Survey Reveals Wireless Phone Habits Of Nashville Residents
Wireless phones integral part of life in Nashville; customers recognize value of network
November 4, 2002
Wireless phones have become an increasingly important part of day-to-day life in Nashville, according to a survey conducted by The Parker Group for Verizon Wireless, the nation's largest wireless communications provider.
The survey gives a comprehensive look at how wireless technology has penetrated the Nashville area. It is the second survey conducted by Verizon Wireless in the area. The first survey was conducted in 2000.
More and more wireless customers recognize that the improvements in wireless networks result in better service, i.e. fewer lost or incomplete calls. Over the last two years, twice as many people surveyed in Nashville say that they have experienced fewer dropped calls (26 percent) than more dropped calls (11.5 percent).
"Verizon Wireless is dedicated to continually testing and improving our network to
ensure that our customers can call from anywhere and know that they won't lose their signal," said Jerry Fountain Verizon Wireless' regional president for Tennessee, North
Carolina and South Carolina. "Based on this survey, wireless customers are seeing improvement in wireless networks."
Long Distance Calls
"It is clear that wireless phones are becoming an option of choice to make long distance phone calls," said Fountain.
Since purchasing a wireless phone, half (49 percent) of those surveyed report that they make fewer long distance calls from their home phones, including 23.4 percent who said they made more than 75 percent of their long distance calls wirelessly.
Wireless Phone Ownership
"Wireless phone ownership is growing, which is evidenced by the number of relatively new wireless phone owners in the area," said Fountain, noting that 41.5 percent of Nashvillians surveyed reported they have owned their wireless phone less than two years. This suggests that Nashville has experienced rapid growth in wireless phone usage.
More than two-thirds (70.4 percent) say they use their wireless phones most often in the car, which is down from 73 percent in 2000.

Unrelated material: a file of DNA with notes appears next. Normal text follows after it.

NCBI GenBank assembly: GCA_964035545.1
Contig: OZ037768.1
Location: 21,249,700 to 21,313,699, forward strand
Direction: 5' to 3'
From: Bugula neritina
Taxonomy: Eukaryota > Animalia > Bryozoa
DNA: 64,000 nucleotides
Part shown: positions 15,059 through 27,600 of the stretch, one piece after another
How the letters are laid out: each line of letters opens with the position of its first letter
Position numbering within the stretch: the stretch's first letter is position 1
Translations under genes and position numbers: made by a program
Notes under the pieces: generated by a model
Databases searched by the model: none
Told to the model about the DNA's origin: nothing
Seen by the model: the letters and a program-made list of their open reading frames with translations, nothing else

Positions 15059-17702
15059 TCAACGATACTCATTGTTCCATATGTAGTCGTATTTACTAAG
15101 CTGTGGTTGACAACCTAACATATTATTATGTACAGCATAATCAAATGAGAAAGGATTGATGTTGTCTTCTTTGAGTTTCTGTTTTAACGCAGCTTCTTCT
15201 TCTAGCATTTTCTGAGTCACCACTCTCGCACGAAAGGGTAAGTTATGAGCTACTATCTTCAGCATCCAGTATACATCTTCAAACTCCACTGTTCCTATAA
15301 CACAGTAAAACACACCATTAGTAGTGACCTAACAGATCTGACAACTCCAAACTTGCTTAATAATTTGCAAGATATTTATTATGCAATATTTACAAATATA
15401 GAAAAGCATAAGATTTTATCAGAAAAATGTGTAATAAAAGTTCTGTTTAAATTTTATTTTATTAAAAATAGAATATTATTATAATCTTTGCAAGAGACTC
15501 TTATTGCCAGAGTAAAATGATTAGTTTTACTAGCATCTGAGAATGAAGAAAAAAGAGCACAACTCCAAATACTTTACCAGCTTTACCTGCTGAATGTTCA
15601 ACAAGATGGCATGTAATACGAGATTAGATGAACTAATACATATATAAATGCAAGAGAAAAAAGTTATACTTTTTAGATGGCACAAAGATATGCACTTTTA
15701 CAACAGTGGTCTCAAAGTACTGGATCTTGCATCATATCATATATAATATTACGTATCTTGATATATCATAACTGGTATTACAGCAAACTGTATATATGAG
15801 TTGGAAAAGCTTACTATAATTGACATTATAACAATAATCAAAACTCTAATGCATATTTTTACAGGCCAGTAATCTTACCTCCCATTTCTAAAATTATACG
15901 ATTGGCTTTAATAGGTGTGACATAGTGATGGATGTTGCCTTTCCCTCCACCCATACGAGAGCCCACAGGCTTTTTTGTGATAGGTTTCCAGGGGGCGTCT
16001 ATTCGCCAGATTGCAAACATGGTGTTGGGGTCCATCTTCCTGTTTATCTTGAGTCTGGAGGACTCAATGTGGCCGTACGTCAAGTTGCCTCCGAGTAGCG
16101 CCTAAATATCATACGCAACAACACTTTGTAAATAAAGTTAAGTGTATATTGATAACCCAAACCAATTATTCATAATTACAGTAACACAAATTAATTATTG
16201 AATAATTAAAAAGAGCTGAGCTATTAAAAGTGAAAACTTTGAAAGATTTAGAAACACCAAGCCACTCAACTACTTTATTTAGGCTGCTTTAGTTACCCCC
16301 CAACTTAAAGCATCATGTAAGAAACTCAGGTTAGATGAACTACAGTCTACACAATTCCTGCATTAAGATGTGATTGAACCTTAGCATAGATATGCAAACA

"Customers clearly want the convenience of communicating while traveling, and with that mobility come issues of driver safety," said Fountain. "Verizon Wireless takes the issue of safety very seriously and has committed to educating its employees and customers about using wireless phones safely while in their vehicles. We encourage the use of hands-free devices, and we have hands-free headsets available for as little as $15 in most stores."
Wireless Phones and Emergencies
When asked, "What is the most important reason to own a wireless phone?" 56.3 percent of Nashville residents reported that safety is the number one reason.
Customers' actions fall in line with their emphasis on safety, as nearly half (45.4 percent) of those surveyed reported they have used their wireless phones in an emergency situation. Of those who said they have used their phones in an emergency situation, virtually all (93.5 percent) said that it helped them to get help sooner than if they had not had a wireless phone.
The popularity of wireless Internet service and text messaging is spreading around the world, and the survey results show that they are slowly catching on in Nashville also.
Twenty-two percent say they would use their wireless phones to connect to the Internet if the service were faster, and 16.8 percent use text messaging.
"With our recent launch of Express NetworkSM, customers now can access the Internet from their Verizon Wireless phones at significantly faster speeds," Fountain said. "Express Network is capable of data transmission bursts up to 144 kilobits per second (kbps). Customers can expect consistent speeds of 40-60 kbps, comparable to what most computer users get when using dial-up Internet service at home. We anticipate that more and more Nashvillians will embrace this next generation of wireless technology and the many benefits it offers."
Personal vs. Business
Results show that nearly three in five Nashvillians (59.2 percent) use their phones mostly or only for personal calls. That represents an increase from 53.6 percent in 2000.
"From the survey, a profile emerges of Nashville wireless phone users as loyal, safety-conscious consumers who use a wireless phone mostly for personal calls," said Fountain.
The telephone survey was conducted in June 2002 of 300 Nashville residents drawn by random digit dialing. The survey was conducted by The Parker Group of Birmingham, Ala. The margin of error is plus or minus 5.7 percent.
About Verizon Wireless
Verizon Wireless is the nation's leading provider of wireless communications. The company has the largest nationwide wireless voice and data network and 31.5 million customers. Headquartered in Bedminster, NJ, Verizon Wireless is a joint venture of Verizon Communications (NYSE:VZ) and Vodafone (NYSE and LSE: VOD). Find more information on the Web at www.verizonwireless.com.
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